Zachary Cole Smith has overcome a multitude of problems to make this intensely powerful album
Album review: Eels - 'Hombre Lobo'
The veteran alt.poppers’ seventh album may sound familiar, but it’s still no howler
Last year E subscribed to the unwritten rule that a greatest hits release marks the point after which all acts apply the artistic handbrake. From there on in, acts go gannet-grabbing from their back catalogue to create music that fans will adore and the rest of the world will ignore. As if to prove the theory, there’s nothing on ‘Hombre Lobo’ (Spanish for werewolf) that couldn’t be constructed by breaking down the DNA of the previous six Eels albums and repiling the strands up in some melodically fresh but warmly recognisable way.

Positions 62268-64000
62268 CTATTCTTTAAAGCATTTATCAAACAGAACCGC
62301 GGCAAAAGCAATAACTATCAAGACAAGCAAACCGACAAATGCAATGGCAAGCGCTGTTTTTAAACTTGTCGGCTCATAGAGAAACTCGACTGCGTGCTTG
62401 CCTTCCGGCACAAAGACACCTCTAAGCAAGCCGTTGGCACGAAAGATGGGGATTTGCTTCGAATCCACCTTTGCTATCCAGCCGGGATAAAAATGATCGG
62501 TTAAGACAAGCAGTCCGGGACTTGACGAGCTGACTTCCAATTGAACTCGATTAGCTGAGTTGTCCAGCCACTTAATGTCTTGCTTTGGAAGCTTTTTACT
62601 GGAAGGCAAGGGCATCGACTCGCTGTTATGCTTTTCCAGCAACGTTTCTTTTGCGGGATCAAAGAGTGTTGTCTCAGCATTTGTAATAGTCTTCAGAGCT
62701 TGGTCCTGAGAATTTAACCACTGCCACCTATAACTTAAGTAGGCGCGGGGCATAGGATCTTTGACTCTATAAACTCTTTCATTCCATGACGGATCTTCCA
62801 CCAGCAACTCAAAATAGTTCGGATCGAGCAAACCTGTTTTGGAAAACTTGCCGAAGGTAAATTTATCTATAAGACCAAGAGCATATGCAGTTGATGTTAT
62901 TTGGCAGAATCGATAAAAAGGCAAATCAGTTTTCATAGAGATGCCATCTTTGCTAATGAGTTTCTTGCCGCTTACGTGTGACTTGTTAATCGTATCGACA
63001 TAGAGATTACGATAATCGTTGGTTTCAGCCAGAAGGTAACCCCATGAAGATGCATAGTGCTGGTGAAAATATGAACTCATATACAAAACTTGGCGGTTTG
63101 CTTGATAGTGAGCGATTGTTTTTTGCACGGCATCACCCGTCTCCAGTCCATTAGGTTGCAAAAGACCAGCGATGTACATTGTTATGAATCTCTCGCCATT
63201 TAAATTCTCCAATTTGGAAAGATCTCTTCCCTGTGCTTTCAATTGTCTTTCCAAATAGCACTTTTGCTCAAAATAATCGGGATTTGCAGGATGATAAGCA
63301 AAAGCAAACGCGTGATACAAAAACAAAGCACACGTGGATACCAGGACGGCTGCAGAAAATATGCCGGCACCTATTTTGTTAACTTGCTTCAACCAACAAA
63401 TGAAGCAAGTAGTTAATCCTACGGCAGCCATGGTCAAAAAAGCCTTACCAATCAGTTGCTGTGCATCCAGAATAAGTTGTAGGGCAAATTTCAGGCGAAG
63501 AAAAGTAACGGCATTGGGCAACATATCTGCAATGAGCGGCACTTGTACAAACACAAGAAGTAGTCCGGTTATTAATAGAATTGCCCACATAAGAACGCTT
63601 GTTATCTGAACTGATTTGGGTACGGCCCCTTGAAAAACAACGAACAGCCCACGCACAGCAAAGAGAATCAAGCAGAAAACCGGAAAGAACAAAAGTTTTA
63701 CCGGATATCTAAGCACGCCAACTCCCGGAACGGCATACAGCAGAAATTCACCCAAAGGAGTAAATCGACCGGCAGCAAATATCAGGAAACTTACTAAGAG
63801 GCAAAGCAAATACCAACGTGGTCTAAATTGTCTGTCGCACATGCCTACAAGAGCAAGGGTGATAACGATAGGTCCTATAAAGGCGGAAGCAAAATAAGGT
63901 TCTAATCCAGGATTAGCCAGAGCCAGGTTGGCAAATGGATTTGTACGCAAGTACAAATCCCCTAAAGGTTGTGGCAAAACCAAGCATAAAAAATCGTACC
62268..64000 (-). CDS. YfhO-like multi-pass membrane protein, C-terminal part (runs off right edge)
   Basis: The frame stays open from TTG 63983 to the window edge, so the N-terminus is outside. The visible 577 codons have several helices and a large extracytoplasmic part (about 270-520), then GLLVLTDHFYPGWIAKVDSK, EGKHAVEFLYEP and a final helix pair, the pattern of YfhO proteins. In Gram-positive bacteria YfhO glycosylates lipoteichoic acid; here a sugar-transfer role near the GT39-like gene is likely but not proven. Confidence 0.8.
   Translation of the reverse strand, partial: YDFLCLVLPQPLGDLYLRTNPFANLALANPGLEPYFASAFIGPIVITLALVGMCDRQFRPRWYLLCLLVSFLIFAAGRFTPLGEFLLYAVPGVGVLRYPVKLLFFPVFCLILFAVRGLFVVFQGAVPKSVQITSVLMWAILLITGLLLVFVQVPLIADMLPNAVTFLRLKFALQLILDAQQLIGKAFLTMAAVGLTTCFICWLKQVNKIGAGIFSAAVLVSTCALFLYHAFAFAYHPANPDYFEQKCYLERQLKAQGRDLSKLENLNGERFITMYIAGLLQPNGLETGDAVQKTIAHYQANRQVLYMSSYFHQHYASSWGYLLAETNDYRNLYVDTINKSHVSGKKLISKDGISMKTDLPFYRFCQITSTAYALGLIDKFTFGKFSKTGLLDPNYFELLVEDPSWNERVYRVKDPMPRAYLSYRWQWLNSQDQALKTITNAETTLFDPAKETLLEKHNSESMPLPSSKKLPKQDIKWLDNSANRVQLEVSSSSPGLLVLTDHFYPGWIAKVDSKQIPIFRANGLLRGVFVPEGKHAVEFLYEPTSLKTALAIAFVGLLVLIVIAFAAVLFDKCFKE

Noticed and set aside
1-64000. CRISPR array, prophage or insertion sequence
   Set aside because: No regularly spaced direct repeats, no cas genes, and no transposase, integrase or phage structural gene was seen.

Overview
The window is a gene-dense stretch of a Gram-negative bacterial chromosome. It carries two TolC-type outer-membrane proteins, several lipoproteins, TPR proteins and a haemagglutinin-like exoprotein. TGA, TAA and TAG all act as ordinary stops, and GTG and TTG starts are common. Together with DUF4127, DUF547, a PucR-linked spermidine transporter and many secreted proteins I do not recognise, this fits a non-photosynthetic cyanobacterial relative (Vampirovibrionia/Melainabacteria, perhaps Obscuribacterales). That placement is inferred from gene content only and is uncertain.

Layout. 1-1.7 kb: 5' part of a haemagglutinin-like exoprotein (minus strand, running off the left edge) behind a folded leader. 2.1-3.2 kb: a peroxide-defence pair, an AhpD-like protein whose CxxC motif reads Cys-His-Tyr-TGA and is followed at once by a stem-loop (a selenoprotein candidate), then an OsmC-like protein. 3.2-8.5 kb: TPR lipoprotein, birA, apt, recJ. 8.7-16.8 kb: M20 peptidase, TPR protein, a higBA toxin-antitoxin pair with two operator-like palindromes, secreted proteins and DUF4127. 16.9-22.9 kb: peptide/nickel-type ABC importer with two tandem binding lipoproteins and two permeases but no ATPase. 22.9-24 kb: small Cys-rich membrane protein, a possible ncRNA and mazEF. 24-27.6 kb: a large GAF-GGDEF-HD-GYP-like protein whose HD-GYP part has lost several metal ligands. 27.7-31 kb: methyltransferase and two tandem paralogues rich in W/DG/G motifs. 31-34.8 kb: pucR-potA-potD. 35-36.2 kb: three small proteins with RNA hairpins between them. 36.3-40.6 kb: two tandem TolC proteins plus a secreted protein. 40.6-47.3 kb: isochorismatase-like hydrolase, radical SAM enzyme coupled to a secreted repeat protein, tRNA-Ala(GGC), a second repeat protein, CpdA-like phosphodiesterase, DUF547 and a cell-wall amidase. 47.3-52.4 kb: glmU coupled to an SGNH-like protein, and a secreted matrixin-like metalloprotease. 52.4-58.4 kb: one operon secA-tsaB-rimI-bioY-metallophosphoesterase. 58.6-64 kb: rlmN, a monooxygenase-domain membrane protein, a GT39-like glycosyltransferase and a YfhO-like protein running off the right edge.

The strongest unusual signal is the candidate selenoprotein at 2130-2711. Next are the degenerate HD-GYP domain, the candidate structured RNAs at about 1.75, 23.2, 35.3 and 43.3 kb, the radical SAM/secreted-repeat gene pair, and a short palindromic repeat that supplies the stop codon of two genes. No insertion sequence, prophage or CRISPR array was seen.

Not that a lack of invention ruins the enjoyment – E has such a pedigree that his beard-snores are more tuneful than the output of most musicians’ entire careers. Thus previously trodden Eels paths are re-rambled with welly-striding confidence. ‘All The Beautiful Things’ dusts off the twig-fragile baby guitar plinks from ‘Packing Blankets’ (on ‘Daisies Of The Galaxy’), while the crunchy ‘Fresh Blood’ revisits the John Parish-assisted spook of 2001’s ‘Souljacker’.
The song shares ‘Souljacker’’s enjoyably sinister tone – but rather than plumbing the dark depths of his own sorrow in the lyrics, as he has done to captivatingly intense effect on most of his previous albums, here E howls like a bush-lurking man-wolf and sounds like he’s having the most fun ever – “Aroooooo!”. ‘The Longing’ slows affairs right down, while ‘Prizefighter’ is a rollickin’, mechanical bull-riding Chuck Berry-esque rollover that’s as conventional a beat-rock song you’ll hear this side of an American theme bar jukebox.
It’s very much a case of boundaries thoroughly un-shoved, then. But in this age of rapidly decreasing standards of recreational narcotics, it’s great to have one E in our lives that we can rely on. Here’s to many more beautiful days – goddamn right.
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